In December 2019, I wrote a expose revealing the chilling mistreatment of Penny Bracken and her family at the hands of not only local members of the general public, but also the police, social services, and their local housing authority. The expose was entitled “Mistreatment and Multi-Agency Failure: The Story of The Bracken Family.”
In the article, I explain how when Penny and her family were victims of hate crimes at the hands of their neighbours, the local authorities (who should have defended them) instead lied and created cover ups to not only ignore the crimes, but hide their own misdeeds.
Hate crime and tenuous relationships with local authorities are something that many of us experience as autistics, but where does this fit into the broader picture in the UK as a whole? Why do people feel they have the right to mistreat and gaslight autistic individuals in such vile and cruel ways?
According to dimensions-uk.org, 73% of autistic and/or learning disabled people have experienced a hate crime because of their disability. Read that again. Almost ¾ of autistic and/or learning disabled people have been the victim of a crime for no reason other than that they were disabled– a truly disturbing figure to say the least.
According to the UK charity United Response, there were 5,342 disability hate crimes recorded for 2017-2018 in England and Wales, a 33% rise from the previous year. Of those recorded, 2,271 of those involved “violence against the person,” up 17% from the previous year. These crimes were wide-ranging, from fraud to violence and sexual exploitation. These figures may be even higher if the use of false cures such as Mineral Miracle Solution (also known as Chlorine Dioxide) were classified as hate crimes.
So why do people target disabled individuals? In the UK, there is somewhat of a hostile environment towards disabled people. Our current government and many national media outlets have spent a long time manipulating the public into seeing disabled people as a drain on limited resources and budgets. Disabled people, especially autistics, are viewed as sub-human by many and treated as you would expect because of this.
The benefits system in the UK is also hostile with many disabled people forced to live in insecure housing or who are completely homeless, making them prime targets for those who would seek to do us harm. The poverty that the UK benefits system creates becomes a hunting ground for those with ill intentions.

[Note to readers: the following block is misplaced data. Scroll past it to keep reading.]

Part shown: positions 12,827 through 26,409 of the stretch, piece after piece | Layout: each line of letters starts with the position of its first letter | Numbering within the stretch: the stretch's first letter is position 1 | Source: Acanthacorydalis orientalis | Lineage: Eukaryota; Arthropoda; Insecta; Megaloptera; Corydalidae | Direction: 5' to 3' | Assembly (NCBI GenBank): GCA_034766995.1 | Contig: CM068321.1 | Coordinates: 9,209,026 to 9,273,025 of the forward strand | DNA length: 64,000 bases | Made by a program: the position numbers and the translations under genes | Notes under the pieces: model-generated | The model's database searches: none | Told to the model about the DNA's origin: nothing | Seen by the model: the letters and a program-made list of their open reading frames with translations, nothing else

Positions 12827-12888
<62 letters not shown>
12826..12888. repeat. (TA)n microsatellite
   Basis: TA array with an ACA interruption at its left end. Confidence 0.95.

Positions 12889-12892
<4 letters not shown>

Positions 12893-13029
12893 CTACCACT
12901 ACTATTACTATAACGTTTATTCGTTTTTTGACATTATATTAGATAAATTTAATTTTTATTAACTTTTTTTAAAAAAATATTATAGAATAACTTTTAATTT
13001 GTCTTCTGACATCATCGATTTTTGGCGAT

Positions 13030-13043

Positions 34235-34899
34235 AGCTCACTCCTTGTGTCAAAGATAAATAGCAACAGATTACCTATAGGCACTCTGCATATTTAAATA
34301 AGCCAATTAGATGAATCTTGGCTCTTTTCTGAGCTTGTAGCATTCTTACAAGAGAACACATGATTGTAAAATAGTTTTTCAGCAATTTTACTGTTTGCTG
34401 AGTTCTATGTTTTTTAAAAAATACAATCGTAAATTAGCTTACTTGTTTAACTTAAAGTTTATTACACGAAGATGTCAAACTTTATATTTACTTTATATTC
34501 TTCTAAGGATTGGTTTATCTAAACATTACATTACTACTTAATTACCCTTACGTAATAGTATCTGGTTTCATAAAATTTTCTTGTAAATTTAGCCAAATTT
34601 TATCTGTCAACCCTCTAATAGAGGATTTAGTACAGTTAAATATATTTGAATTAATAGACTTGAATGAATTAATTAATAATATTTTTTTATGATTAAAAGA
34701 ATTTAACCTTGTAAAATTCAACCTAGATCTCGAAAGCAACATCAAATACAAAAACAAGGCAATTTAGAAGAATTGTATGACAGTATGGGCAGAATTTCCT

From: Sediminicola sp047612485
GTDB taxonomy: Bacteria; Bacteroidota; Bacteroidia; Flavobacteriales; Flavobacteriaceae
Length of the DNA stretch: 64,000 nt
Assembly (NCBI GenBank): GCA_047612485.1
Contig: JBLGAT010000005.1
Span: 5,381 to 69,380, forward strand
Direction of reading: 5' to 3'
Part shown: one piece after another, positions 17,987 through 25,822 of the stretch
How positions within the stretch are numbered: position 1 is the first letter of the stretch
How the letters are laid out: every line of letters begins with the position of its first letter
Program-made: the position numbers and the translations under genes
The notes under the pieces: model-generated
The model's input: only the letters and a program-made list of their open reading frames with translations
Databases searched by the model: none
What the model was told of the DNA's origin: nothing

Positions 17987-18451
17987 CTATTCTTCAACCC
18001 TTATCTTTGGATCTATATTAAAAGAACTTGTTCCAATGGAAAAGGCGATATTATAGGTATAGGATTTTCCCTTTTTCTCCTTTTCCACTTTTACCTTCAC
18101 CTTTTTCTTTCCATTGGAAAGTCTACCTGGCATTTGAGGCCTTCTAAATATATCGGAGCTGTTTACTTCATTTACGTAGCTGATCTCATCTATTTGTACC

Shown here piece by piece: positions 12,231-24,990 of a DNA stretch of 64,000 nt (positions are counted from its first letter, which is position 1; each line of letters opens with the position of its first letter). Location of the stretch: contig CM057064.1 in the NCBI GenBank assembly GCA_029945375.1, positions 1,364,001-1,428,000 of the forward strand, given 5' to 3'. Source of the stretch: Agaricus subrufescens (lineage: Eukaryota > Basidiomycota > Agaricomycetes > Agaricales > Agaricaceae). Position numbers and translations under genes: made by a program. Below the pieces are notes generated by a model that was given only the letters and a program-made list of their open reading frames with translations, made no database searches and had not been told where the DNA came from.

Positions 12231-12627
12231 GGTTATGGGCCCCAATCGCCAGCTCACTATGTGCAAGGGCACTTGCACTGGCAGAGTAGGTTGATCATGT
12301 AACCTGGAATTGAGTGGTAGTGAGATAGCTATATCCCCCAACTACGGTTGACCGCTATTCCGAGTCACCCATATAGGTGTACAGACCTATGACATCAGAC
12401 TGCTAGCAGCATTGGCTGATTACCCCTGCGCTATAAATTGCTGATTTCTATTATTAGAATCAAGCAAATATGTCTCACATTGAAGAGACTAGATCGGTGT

People are often afraid of disabled people. They feel the need to prove just how separate from us they are, or to cure or eradicate us. It’s ableism in motion, and it is only by speaking out that we break down the separation that ableism has created.
A brief google search turns up several results of violent crimes against autistic individuals in Taunton, Somerset, alone, the small town where the Bracken family experienced such discrimination– let alone the rest of the country.
Police budget cuts have only served to increase the rate at which these crimes are occurring. How can we expect an underfunded public service to prevent new hate crimes, let alone deal with those that have already occurred?
This brings me to a very important point: training for police and local authorities for autism and disabilities is patently negligent. Considering that these groups deal with vulnerable people every single day, one would imagine that training would be comprehensive and detailed; however, it is often lacklustre at best and missing altogether frequently.
So what can we do to improve the situation? A good starting place is to write to your MP (Member of Parliament). Demand better training around disability for Police and other groups working with vulnerable demographics.
We also need to stand together as a community of autistic people and our non-autistic allies. We are a powerful group with a powerful voice. When we use that voice to speak out for justice, a lot of people listen. We need the public to feel the outrage that we live with everyday.
Finally, look out for one another. When you see someone being mistreated, don’t just ignore it. Of course, do not put yourself in danger, either. You may need to offer support privately or seek out activist organizations, reporters with a history of fairly covering disability news, and people of political influence to give voice to those seeking justice.
People see the disabled community as being less-than when compared to the abled community. From one autistic person to all the others out there, we are not less-than. We are a strong and proud people who are more-than-capable of advocating for ourselves, but by virtue of being a minority, we are often silenced, overlooked, and minimized by mainstream sources that benefit financially and socially off of public ignorance about us.
Finally, please remember #HarryDeservesJustice, and as the proud and strong group that we are, let’s use our collective voices to advocate for the Bracken family and help them seek that justice.
- Neuroqueering the future: an Interview with Dr. Nick Walker- author of Neuroqueer Heresies - January 26, 2022
- Autistic people and the fear of death - November 25, 2021
- Integrating autistic culture into the world: The cultural model of autism - June 1, 2021